For a state or county appellation to appear on the wine label, 75% of the grapes used must be from that state or county. Some states have stricter requirements. For example, California requires 100% of the grapes used be from California for a wine labeled as such, and Washington requires 95% of the grapes in a Washington wine to be grown in Washington.

For bottles labeled with a varietal, at least 75% of the grapes used to make the wine must be of that varietal. In Oregon, the requirement is 90% for certain varietals, such as pinot noir. The requirement is a minimum of 95% in California.

California

California has been stereotyped as a producer of big, blockbuster-style reds and ripe, oaky whites.  However, while these wines do exist, elegance and subtlety also play their part.

Napa and Sonoma are two regions that dominate Californian wine, but other regions are gaining in reputation, particularly those south of San Francisco, such as Paso Robles, Monterey, Santa Cruz Mountains and Santa Maria Valley.  The wine must be from a particular vintage for that year to appear on the label.

California’s most renowned grape varieties are Cabernet Sauvignon and Zinfandel.  However, there are significant amounts of Pinot Noir and Chardonnay, as well as lesser amounts of a number of French varieties, such as Syrah, Marsanne, Roussanne, Viognier, and Mourvèdre.

Oregon

Oregon has a great reputation for Pinot Noir and aromatic white wines, such as Riesling and Sauvignon Blanc. The region is on the same latitude as Burgundy, but benefits from more consistently sunny summers and very cool nights.

There are now more than 400 wineries producing pinot noir in Oregon across many sub regional areas, with the Willamette Valley having the greatest concentration of wineries. The Pinot Noir produced there has higher natural acidity than those from California. They also often have a savoury characteristic on the nose, but generous red berry tart fruits on the palate. These wines can develop great complexity with age and at their best represent some of the most serious fine wines produced in the USA.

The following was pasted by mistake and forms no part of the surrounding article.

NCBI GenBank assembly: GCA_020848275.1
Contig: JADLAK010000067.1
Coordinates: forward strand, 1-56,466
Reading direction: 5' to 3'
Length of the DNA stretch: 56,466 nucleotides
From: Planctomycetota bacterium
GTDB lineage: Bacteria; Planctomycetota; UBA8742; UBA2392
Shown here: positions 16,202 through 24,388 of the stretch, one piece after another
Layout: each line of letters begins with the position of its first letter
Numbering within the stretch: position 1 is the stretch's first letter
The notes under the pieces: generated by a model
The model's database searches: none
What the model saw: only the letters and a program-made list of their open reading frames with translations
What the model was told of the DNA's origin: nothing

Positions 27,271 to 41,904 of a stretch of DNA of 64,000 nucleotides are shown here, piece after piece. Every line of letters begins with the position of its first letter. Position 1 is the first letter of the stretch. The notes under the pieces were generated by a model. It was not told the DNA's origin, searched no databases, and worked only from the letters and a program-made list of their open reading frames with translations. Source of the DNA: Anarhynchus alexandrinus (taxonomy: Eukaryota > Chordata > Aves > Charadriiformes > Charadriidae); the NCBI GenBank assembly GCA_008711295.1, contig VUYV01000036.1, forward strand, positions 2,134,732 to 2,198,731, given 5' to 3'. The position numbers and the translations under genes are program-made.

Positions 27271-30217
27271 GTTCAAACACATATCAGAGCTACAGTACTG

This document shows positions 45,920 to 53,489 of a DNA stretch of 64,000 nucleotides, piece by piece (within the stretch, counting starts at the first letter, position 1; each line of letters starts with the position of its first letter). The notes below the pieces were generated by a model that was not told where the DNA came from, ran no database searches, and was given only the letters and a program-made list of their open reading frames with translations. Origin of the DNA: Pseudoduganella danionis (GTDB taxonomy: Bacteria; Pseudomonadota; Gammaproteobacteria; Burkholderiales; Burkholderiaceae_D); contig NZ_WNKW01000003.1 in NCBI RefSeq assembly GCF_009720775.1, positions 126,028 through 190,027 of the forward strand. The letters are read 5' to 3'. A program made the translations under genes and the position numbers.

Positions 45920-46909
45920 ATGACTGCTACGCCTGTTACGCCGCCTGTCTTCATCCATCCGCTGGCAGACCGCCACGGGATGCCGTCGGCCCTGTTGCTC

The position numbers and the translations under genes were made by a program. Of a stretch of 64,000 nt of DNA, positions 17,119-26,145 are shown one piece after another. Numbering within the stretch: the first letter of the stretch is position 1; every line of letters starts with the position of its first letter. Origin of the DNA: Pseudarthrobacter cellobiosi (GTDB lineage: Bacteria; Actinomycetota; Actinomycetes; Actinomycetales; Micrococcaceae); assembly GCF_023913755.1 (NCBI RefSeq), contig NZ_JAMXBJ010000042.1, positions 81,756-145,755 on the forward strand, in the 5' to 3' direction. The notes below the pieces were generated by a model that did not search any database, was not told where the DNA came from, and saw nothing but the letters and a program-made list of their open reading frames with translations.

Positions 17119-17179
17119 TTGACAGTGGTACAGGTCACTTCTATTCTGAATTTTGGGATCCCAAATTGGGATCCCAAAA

Washington

The state of Washington is second after California in terms of importance for wine and offers a great diversity of terroirs. All of the wine growing regions are in Eastern Washington where the Cascade Mountain range acts as a rain barrier allowing for vines to grow. The climate is generally continental with hot dry summers and a significant diurnal temperature flux with summer night time temperatures dropping by more than 15 degrees. Washington is becoming recognised globally for the production of fine Cabernet, Merlot, Riesling and Chardonnay.

Zinfandel

The one grape varietal that is pretty much exclusive to the U.S. and California in particular, is the Zinfandel.  The Zinfandel grape is very challenging to grow. It does not ripen evenly and full ripeness can be hard to achieve without reaching high sugar levels and, therefore, alcohol. The best wines, often made from the lowest viable yields, will have an intensity of fruit that more than handles the higher alcohol. Older or particularly well-balanced vineyards tend to achieve good levels of ripeness at lower alcohol levels.

The grape’s reputation has been knocked somewhat by certain growers favouring quantity over quality with plantings in unsuitably hot climates and yields that were more than was good for it. But in the right hands the grape can really excel across all price levels, producing wine that is muscular, intense and spicy, yet structured and abundantly fruity.

Final Thoughts

With regards to American wines, Zinfandel is well worth a try, and if you like big and bold wine, California Cabernet Sauvignon and Chardonnay may be to your liking.  My personal favourites would include Oregon’s Pinot Noir.  Oregon Pinot is more expensive than similar wines from California or Washington, and often more difficult to find, but in my opinion the flavour difference is worth the extra effort and cost to acquire one.

Sláinte mhaith